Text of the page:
2013 Dodge Dart Limited 2.0 Review Compared to Ford Focus
Best Reason to Buy: Feature availability Dodge's last small sedan, the Neon, was initially a hit due to perky styling and a low price. It was a bare bones car. You couldn't even get power windows in the rear doors, only the front ones.
Cheap the Dart is not. A fully equipped Limited (the top trim level until the GT finally arrives; a planned R/T never happened) lists for over $28,000. Even without the optional engine, sunroof, xenon headlights, or 506-watt Alpine audio system, the tested car listed for over $25,000. When the Dodge Dart and Ford Focus are similarly loaded up, the Dart lists for about $275 more.
For a car without a low price to be a good value, it must include a lot of stuff, and the Dart does. The tested car included a heated 10-way power driver seat (including four-way power lumbar), a heated steering wheel, reconfigurable LCD instruments, a sophisticated infotainment interface, nav, a rearview camera with guidelines, a blind-spot monitor, rear obstacle and cross-traffic detection, proximity key, automatic high beam headlamps, automatic wipers, and fancy lighting inside and out. Many of these features are available on no other similarly-priced compact sedan. The Focus comes closest. Even so, adjust for the Dart's additional features, and it ends up over $700 less than the Ford. A Buick Verano includes about as many features, but lists for over $3,000 more.
Best Reason Not to Buy: Driving position & visibility Perhaps owing to the Dart's FIAT underpinnings, even when the steering column is as low as it will go it's unusually high. Distant, too, even when telescoped all the way out. To compensate, I raised the driver seat, already a little higher than in a Focus or Cruze and higher than I'd personally prefer, at least another half-inch. This wouldn't be too bad, except that the seat--which lacks separate front and rear height adjustments--tilts forward as it is raised.
Even with the seat raised, the view forward is restricted by a deep instrument panel and steeply raked windshield. (In my earlier, summer test drive these also made the interior hard to keep cool.) In the other direction, a rising beltline and high trunk make the case for mandatory rearview cameras. Sadly, these weaknesses are becoming the norm rather than the exception among compact sedans.
Other Reasons to Buy: Quietness, Controls and instruments
Other Reasons Not to Buy: Fuel economy, Front seat support & comfort, Powertrain performance, Ride smoothness
Best Reason to Buy: Feature availability To reduce the Dart GT's price of entry, Dodge could have truncated the R/T's standard features list. Instead, the GT has everything the stillborn R/T would have had. Which is everything the Limited has, plus the Premium Group (heated leather seats, heated steering wheel, dual-zone automatic climate control, Homelink, remote start) and a distinctive "Racetrack" tail light. On top of this, the GT also has satellite radio standard. Options include a Technology Group chock full of features not widely available in an affordable compact sedan (proximity key, rain-sensing wipers, auto-dimming headlights, and a bevy of collision warning systems), HID headlamps, sunroof, nav, a powerful Alpine audio system, and "hyper black" wheels like those on the tested car.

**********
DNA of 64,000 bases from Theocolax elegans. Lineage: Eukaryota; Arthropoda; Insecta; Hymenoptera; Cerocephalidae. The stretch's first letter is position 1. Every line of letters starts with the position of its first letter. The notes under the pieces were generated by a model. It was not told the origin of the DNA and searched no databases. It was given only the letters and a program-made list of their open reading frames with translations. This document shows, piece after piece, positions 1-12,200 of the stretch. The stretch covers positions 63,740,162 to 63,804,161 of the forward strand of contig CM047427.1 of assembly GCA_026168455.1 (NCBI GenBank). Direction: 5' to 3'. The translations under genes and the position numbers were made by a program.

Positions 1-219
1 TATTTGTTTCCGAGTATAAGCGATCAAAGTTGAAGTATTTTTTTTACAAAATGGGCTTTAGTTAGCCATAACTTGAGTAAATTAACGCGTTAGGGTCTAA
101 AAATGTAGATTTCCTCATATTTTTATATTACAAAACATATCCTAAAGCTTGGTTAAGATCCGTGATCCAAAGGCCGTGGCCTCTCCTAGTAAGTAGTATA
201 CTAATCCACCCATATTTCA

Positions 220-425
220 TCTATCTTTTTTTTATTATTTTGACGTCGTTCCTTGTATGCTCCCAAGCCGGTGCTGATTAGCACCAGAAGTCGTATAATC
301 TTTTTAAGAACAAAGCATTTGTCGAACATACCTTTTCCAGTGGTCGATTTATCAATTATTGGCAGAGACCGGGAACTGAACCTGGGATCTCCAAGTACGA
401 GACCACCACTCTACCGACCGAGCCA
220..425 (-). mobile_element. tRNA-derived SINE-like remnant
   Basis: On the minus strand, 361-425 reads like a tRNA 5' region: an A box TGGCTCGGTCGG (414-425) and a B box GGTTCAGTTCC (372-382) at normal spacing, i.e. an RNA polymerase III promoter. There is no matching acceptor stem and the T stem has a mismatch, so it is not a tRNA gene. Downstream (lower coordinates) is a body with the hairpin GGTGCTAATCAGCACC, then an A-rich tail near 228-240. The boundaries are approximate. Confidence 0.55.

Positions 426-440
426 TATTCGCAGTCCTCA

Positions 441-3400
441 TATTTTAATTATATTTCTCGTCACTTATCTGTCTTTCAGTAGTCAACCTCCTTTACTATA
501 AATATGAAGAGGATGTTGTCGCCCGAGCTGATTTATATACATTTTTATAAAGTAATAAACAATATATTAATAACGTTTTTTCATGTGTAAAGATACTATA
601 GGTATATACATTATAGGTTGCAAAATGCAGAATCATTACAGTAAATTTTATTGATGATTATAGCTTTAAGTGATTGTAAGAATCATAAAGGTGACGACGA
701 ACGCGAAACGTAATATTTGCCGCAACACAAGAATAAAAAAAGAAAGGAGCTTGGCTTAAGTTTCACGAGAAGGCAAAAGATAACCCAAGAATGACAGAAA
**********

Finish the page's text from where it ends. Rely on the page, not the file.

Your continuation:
No direct competitor offers more features. Most offer much less. And this is before we consider the no-cost option of "header orange" paint.
Best Reason Not to Buy: Fuel economy The changes for the GT have changed a few areas from "why nots" to "whys." I also didn't mind the deep instrument panel and limited steering wheel adjustment as much this time around. In a back-to-back drive, the instrument panel on the Focus seemed even deeper than the Dart's. If you're tall, you might feel like you're sitting too high in the Dart. I acclimated.
But the larger engine didn't help fuel economy. The EPA ratings fall from the 2.0's already marginal 24 mpg city, 34 highway to 21/30. (Or from 25/36 to 23/33 if you're comparing cars with manual transmissions.) The Buick manages 21/30 even with its optional turbocharged engine--and received a "why not to buy" for this. These days, most midsize cars do better, and most compacts do much better.
In our real-world driving the Dart GT's trip computer reported less dreadful numbers, at least in the suburbs. When the GT was driven with little care for fuel economy, the trip computer reported averages in theÂ low to mid 20s. With a light foot it reported averages in theÂ low 30s. In one fairly long highway trip, though, the trip computer verified the EPA number with an average just over 30.
This new engine employs FIAT's "multiair" throttle-free intake system, allegedly good for a seven-percent fuel economy bump. As with the 1.4T engine, though, this technology has little evident benefit in the EPA's tests or real-world driving.
Other Reasons to Buy: Price or payments, Controls and instruments, Quietness, Interior styling
Other Reasons Not to Buy: Rear seat room & comfort, Materials & workmanship, Front seat support & comfort